The Moscow Times: England’s Eton May School a Kremlin Leader
Published at «The Moscow Times» (http://www.themoscowtimes.com) on January 30, 2008.
Boys at Harrow, where Gutseriyev’s sons Said and Chingizkhan studied. Chingizkhan died after a car crash last year.
BERKSHIRE, England — Eduard Zelkin, a stooped Moscow pensioner, paused momentarily as a group of Eton schoolboys passed by, dressed in their traditional black-and-white uniforms.
«I’ve come to England to visit my daughter and grandson, who live in London,» Zelkin said. «And so we decided to come and see the world-famous Eton College.»
Zelkin then poured out a stream of questions about the 15th-century boarding school, which is near to the British royal family’s home of Windsor: how the boys live, where they eat, whether they go horse-riding, and why there are so few black students.
When asked if he hoped to see his grandson Daniil, 4, study at Eton one day, Zelkin shrugged.
«Maybe. He’s still young, and there’s still a long time to go. We’ll see,» he said, as Daniil eyed his reflection in the window of a nearby toyshop.
Once only a distant dream, for some Russian families sending their children to schools like Eton, an epicenter of Englishness and exclusivity that has been molding young gentlemen for the best part of six centuries, is increasingly within reach.
Regardless of the increasingly strained diplomatic relations between the two countries, from Harrow to Cambridge, the number of Russian students in Britain has soared.
And with Russian children starting to attend British schools at a younger age, parents becoming more knowledgeable and more students coming from middle-class families, the trend only looks set to grow.
In the living room of his on-campus Victorian cottage, Eton schoolmaster Peter Reznikov, the first Russian ever to teach at the school, leaned forward in his black blazer and white bow tie.
«Parents used to come to me and say things like, ‘I have a boy and a girl, can they both come to Eton?'» said Reznikov, a native of Rostov-on-Don, who has taught Russian at the school for nearly 10 years.
«Now they’ve become very picky like English families, and they all play this game: Eton, Harrow, Winchester,» he said. «Last year, we had about six Russian students. For Eton, which doesn’t really expect foreigners to make it here, that is incredible.»
Although it is the children of the oligarchs and government officials that grab the headlines — Roman Abramovich’s eldest daughter studies at an elite London day school, while Foreign Minister Sergei Lavrov’s daughter went to the London School of Economics — it seems that a new class of Russians have started sending their children to British schools.
At an estimated average of 30,000 ($60,000) per year for school fees and travel, however, it’s still a sizeable investment.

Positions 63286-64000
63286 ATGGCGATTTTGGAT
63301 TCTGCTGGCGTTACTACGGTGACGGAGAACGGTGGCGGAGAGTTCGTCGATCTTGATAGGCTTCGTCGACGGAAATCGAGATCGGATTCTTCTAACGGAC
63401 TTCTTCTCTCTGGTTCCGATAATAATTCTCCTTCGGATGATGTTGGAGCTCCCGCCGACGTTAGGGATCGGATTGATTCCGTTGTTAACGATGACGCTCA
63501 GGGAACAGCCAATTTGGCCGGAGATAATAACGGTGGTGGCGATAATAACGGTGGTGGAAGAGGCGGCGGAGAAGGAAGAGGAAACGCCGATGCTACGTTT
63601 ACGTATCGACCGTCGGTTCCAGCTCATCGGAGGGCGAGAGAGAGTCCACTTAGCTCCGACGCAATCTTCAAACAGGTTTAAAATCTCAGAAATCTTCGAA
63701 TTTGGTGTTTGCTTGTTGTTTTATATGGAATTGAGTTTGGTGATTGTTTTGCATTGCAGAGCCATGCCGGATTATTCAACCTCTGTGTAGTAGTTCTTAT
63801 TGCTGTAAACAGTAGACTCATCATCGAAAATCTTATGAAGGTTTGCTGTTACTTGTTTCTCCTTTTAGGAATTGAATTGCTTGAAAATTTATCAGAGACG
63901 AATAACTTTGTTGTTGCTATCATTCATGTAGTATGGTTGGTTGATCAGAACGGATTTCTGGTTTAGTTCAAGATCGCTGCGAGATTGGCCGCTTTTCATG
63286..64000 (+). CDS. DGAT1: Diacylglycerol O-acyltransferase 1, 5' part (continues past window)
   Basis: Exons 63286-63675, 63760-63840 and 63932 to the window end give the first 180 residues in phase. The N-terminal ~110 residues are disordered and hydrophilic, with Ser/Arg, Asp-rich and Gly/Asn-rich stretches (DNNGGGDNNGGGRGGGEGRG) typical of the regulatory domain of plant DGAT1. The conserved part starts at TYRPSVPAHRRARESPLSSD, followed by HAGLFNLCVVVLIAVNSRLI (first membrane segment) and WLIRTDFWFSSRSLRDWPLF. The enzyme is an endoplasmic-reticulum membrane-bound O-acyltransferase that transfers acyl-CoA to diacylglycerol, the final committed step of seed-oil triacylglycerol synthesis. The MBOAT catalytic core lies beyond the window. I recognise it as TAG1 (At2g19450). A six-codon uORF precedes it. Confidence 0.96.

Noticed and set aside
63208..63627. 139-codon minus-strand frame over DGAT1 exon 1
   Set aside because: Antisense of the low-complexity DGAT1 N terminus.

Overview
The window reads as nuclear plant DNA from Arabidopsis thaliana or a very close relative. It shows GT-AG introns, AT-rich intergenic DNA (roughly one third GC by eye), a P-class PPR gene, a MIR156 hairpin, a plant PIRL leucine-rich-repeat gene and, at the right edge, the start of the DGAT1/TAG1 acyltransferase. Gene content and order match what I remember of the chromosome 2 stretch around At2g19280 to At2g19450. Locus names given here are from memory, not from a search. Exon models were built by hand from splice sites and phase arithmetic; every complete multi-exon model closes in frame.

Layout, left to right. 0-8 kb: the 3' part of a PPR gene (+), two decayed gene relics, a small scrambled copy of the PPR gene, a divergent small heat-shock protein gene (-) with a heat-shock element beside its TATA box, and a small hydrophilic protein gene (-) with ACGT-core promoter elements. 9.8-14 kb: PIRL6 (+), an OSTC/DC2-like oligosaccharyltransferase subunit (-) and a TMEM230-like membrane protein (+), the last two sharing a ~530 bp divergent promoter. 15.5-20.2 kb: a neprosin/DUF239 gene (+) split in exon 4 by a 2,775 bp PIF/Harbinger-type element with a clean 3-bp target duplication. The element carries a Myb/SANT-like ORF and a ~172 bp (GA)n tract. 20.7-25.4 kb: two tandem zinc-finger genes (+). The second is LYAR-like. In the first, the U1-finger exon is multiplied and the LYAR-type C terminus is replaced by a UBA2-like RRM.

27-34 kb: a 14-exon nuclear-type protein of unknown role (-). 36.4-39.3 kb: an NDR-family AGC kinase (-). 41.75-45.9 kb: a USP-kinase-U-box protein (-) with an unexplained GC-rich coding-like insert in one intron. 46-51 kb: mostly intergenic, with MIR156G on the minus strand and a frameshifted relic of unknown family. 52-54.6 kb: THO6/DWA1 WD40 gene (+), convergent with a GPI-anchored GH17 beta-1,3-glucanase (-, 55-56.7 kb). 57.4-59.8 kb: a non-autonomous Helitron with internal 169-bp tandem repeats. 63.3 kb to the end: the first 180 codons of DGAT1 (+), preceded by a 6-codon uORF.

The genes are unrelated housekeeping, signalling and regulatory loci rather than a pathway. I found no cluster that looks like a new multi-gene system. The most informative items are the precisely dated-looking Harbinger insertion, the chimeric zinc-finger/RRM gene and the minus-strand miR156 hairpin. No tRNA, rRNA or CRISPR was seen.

Eton College, a boys’ boarding school, was founded in 1440 by King Henry VI.
«I would say they are the upper middle class, who battled through these 15 years and survived and have built up their home, sorted out their businesses and are now looking at educating their kids,» Reznikov said.
«Now the first generation has graduated and come back and is saying, ‘Look, it’s great, we are working in the City [of London] or for big companies in Russia,’ and more and more people started to believe that it is good for their kids, and more people can afford it,» Reznikov said.
Since 1991, Reznikov has run Prince, an agency that helps place Russians in British schools and universities, and what started as a trickle of students has become a torrent.
Nowadays you would be hard pressed to find one of Britain’s more than 2,500 private schools without a Russian-speaking student, Reznikov said. Numbers have more than tripled, he said.
«A lot of Russians say that they want their children to go to schools with no other Russians in them, but it’s difficult,» he said.
And now ever-younger kids are coming over with their grandmothers, mothers or nannies.
«The market suddenly dropped down from children of seven to children of 2 1/2 or three,» Reznikov said.
And although the boarding-school experience may be alien to Russian culture, it can often have a positive effect on the often-spoiled offspring of the rich.
«When they’re walking next to a Rothschild, Ford or Dupont, the Russian kids think, ‘Wow, my father is rich but these people are 10 times richer and they behave normally,'» Reznikov said.
«After boarding and being stretched academically instead of smoking dope in Moscow, they become much better people,» he said.
From a romantic image of the British educational system to a preference for British teaching methods, the appeal for Russian parents is widespread, former students said.
«Parents now think that it’s fashionable for their kids to study abroad,» said Stas Ognyev, 21, who has studied in Britain since the age of seven.
And security is also a big issue.